Facebook has agreed to buy photo sharing network Instagram for $1 billion in a combination of cash and stock, the company announced Monday.
It's Facebook's biggest acquisition ever, in both price and reach. With around 30 million active users, Instagram has the largest audience of any startup Facebook has purchased, Facebook CEO Mark Zuckerberg said in a blog post.
"We don't plan on doing many more of these, if any at all," Zuckerberg wrote. "But providing the best photo sharing experience is one reason why so many people love Facebook and we knew it would be worth bringing these two companies together."
Founded in 2010 by Mike Krieger and Kevin Systrom, Instagram has just a handful of employees supporting its wildly popular photo app, which lets users add distinctive filters and visual flair to photos they've snapped on their smartphones.
The long-awaited Android version, released last week, racked up more than 1 million downloads in just 12 hours. The launch also met a backlash from iPhone users, who enjoyed having an exclusive hold on the stylish service.
Just one month ago, Instagram's creators claimed they had no interest in selling.
"We're pretty focused on remaining an independent company right now," Instagram cofounder Systrom told CNNMoney at South by Southwest, where the company delivered a talk on its wild growth.
Even some of Instagram's investors were startled by the takeover. Late last week, Instagram closed a $50 million financing round that valued the company at $500 million, according to a source involved in the deal.
Those investors essentially doubled their money, instantly.
Facebook likes to scoop up hot startups, kill their products, and redeploy their staff on other projects. That's definitely not the plan for Instagram, all the players insist.
"It's important to be clear that Instagram is not going away," Instagram's founders wrote on their company blog. "We'll continue to add new features to the product and find new ways to create a better mobile photos experience."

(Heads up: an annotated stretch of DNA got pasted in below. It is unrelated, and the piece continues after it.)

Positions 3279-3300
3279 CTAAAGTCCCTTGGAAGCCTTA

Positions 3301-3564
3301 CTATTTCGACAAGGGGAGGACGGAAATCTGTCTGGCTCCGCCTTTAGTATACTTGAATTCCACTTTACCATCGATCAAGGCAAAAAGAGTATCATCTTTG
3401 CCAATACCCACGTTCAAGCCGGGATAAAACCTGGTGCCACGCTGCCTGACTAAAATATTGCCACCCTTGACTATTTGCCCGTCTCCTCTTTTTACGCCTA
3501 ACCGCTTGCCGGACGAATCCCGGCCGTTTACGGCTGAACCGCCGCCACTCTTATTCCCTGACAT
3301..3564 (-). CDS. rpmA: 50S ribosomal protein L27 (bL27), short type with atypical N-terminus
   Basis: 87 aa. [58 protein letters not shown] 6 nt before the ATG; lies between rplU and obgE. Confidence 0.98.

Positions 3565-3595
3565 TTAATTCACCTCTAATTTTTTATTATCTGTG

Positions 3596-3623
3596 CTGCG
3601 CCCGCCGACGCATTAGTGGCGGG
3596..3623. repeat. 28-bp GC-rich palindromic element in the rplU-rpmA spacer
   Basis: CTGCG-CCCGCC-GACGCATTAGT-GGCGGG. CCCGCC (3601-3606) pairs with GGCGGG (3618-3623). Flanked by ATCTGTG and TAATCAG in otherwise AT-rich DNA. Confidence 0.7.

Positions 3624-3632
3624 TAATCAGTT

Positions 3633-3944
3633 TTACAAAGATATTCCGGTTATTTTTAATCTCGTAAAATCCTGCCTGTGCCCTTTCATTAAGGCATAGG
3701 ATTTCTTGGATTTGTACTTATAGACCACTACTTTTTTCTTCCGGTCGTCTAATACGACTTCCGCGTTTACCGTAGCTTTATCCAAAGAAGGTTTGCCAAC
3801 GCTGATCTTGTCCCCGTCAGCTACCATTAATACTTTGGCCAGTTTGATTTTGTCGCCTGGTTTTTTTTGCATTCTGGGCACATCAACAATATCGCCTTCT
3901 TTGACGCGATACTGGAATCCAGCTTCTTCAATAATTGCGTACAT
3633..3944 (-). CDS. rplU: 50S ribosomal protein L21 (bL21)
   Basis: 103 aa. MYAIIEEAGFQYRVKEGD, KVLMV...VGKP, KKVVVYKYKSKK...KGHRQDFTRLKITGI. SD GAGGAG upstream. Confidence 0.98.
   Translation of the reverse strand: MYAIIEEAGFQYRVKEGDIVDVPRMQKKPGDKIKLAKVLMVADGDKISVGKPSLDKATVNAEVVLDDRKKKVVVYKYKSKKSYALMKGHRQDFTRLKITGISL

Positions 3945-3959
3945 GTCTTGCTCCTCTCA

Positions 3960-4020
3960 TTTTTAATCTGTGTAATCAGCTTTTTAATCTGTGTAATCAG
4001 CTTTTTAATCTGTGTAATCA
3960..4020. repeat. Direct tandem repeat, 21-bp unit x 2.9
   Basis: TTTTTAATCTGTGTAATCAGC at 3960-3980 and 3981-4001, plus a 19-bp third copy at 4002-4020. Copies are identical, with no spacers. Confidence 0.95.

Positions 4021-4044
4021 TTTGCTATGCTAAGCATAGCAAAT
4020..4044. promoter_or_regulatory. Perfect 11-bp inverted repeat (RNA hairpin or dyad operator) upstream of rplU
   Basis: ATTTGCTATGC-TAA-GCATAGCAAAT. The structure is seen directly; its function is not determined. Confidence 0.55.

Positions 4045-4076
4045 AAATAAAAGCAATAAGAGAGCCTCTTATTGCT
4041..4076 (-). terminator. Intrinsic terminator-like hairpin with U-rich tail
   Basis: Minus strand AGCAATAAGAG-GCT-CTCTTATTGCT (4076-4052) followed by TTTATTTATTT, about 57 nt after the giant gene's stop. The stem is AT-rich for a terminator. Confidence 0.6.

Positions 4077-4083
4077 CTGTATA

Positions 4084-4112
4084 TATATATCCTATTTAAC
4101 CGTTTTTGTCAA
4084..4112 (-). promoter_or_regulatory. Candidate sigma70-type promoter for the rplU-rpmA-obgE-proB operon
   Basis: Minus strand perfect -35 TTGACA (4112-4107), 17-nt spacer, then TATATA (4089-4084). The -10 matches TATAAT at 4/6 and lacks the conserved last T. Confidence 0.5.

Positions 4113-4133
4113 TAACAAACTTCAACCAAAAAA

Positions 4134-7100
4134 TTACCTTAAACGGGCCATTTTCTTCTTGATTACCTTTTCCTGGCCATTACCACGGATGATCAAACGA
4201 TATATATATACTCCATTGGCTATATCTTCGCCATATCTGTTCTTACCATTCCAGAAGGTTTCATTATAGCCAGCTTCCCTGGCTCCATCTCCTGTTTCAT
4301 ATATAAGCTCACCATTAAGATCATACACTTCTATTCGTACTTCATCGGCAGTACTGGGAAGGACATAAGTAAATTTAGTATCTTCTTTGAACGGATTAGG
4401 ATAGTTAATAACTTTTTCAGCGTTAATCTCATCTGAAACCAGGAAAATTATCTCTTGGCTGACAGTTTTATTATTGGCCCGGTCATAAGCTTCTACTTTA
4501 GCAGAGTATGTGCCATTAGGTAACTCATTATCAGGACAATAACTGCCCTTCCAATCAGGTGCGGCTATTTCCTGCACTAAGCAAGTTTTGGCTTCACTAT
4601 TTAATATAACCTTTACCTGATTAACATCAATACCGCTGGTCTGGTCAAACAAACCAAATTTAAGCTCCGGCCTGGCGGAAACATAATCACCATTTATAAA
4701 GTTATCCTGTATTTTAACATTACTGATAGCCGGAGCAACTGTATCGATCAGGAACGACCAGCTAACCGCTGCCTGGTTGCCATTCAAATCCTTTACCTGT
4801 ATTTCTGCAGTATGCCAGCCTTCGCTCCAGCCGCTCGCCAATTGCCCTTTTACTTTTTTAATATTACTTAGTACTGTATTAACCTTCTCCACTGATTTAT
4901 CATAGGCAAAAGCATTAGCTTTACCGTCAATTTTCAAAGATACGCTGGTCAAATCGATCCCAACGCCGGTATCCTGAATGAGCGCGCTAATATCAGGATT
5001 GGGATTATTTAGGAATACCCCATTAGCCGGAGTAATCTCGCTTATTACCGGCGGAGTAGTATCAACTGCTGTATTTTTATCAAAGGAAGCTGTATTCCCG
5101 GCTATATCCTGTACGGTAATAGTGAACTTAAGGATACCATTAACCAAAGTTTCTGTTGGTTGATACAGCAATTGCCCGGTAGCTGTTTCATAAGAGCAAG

Zuckerberg pressed the point.
"We're committed to building and growing Instagram independently," the CEO said. "Millions of people around the world love the Instagram app and the brand associated with it, and our goal is to help spread this app and brand to even more people."
Facebook, which is in the process of going public, ended 2011 with a cash stash just shy of $4 billion.
It's paying steep price for a startup that has lots of buzz but no business model. Here's a fun comparison: Yahoo (YHOO, Fortune 500) paid just $35 million seven years ago for Flickr, which remains one of the Web's most popular photo networks.
Instagram is a free app and doesn't charge for any of its services. The company's founders insisted that would come in time, once they'd built a sizeable user base.
Instagram was their second stab at a product. Before "pivoting" to create the wildly popular photo sharing app, the crew was working on a check-in service called Burbn.
"I remember what I'll call 'pivot day.' We sat down and said 'what are we going to work on next? How are we going to evolve this product into something millions of people will want to use?'" Systrom said last year. "What is the one thing that makes this product unique and interesting?"
The answer they hit on was "photo sharing," and the result was Instagram.